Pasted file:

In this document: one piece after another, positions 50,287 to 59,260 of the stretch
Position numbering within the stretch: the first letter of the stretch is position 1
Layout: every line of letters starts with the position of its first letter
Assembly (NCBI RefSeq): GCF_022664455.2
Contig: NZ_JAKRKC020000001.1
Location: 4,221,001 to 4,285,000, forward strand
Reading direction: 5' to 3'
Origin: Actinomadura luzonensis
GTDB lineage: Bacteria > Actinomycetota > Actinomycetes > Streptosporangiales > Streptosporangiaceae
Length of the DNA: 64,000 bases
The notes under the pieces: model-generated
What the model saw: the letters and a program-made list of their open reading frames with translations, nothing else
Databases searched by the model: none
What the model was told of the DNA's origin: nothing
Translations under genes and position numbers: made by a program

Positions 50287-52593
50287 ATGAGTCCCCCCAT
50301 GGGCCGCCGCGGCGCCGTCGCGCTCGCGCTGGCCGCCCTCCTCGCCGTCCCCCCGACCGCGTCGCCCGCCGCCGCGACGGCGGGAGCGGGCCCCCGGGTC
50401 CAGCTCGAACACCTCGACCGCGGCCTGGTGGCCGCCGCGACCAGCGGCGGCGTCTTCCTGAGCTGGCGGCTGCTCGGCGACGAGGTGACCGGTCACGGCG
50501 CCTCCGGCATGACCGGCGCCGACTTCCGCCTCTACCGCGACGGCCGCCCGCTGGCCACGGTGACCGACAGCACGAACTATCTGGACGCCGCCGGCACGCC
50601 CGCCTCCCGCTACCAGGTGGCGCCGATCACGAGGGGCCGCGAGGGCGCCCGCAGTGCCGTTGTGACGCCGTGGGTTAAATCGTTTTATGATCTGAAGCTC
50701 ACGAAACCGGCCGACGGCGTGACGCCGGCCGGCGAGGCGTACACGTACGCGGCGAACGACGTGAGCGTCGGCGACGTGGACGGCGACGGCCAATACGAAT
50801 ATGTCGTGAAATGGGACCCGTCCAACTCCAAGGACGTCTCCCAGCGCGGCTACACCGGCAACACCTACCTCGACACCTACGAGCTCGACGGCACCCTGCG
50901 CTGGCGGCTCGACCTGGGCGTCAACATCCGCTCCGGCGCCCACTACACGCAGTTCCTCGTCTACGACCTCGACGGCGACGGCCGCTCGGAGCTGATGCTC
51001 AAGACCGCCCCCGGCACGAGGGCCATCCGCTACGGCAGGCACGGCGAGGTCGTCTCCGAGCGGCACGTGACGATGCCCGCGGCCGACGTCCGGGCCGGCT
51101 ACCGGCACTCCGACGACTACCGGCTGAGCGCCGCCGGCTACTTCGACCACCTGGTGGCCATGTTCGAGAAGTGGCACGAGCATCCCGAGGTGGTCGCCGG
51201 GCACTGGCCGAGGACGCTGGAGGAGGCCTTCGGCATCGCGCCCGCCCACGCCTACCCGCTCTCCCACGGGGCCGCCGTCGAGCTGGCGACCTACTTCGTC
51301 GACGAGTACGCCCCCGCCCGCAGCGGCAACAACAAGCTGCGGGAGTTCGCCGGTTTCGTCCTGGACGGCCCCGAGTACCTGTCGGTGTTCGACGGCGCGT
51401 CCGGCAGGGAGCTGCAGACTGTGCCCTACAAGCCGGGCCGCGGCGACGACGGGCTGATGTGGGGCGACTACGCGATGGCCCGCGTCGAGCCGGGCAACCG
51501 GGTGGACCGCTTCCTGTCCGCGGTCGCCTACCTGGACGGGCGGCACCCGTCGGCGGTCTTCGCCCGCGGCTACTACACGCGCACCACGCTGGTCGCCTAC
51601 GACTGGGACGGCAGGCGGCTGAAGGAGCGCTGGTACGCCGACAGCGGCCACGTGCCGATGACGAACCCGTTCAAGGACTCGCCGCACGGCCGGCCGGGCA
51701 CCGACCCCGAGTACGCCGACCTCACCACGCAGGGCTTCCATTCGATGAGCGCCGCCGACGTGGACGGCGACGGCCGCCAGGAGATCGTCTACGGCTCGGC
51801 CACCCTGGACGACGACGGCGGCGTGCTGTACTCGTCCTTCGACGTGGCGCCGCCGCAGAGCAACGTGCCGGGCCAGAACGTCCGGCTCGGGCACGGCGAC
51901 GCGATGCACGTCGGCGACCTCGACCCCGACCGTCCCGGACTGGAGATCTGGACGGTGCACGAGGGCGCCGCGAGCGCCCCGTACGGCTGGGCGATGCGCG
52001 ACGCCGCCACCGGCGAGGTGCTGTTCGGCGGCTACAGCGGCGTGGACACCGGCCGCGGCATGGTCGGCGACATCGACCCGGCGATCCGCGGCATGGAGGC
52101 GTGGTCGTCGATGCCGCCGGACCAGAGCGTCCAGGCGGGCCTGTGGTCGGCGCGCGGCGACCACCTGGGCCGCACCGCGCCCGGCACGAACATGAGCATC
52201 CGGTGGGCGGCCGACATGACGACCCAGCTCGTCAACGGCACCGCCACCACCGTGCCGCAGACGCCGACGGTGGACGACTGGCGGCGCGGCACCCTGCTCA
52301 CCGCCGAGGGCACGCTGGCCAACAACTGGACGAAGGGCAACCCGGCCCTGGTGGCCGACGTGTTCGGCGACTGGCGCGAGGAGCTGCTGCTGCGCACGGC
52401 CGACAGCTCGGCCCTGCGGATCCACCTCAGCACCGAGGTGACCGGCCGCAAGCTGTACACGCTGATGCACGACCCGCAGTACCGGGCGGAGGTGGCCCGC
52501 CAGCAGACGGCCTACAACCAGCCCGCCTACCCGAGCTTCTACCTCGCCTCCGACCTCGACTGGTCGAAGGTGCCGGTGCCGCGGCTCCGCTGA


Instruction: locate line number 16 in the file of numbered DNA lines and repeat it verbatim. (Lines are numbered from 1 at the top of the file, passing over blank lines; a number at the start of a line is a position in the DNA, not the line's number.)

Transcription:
Positions 50287-52593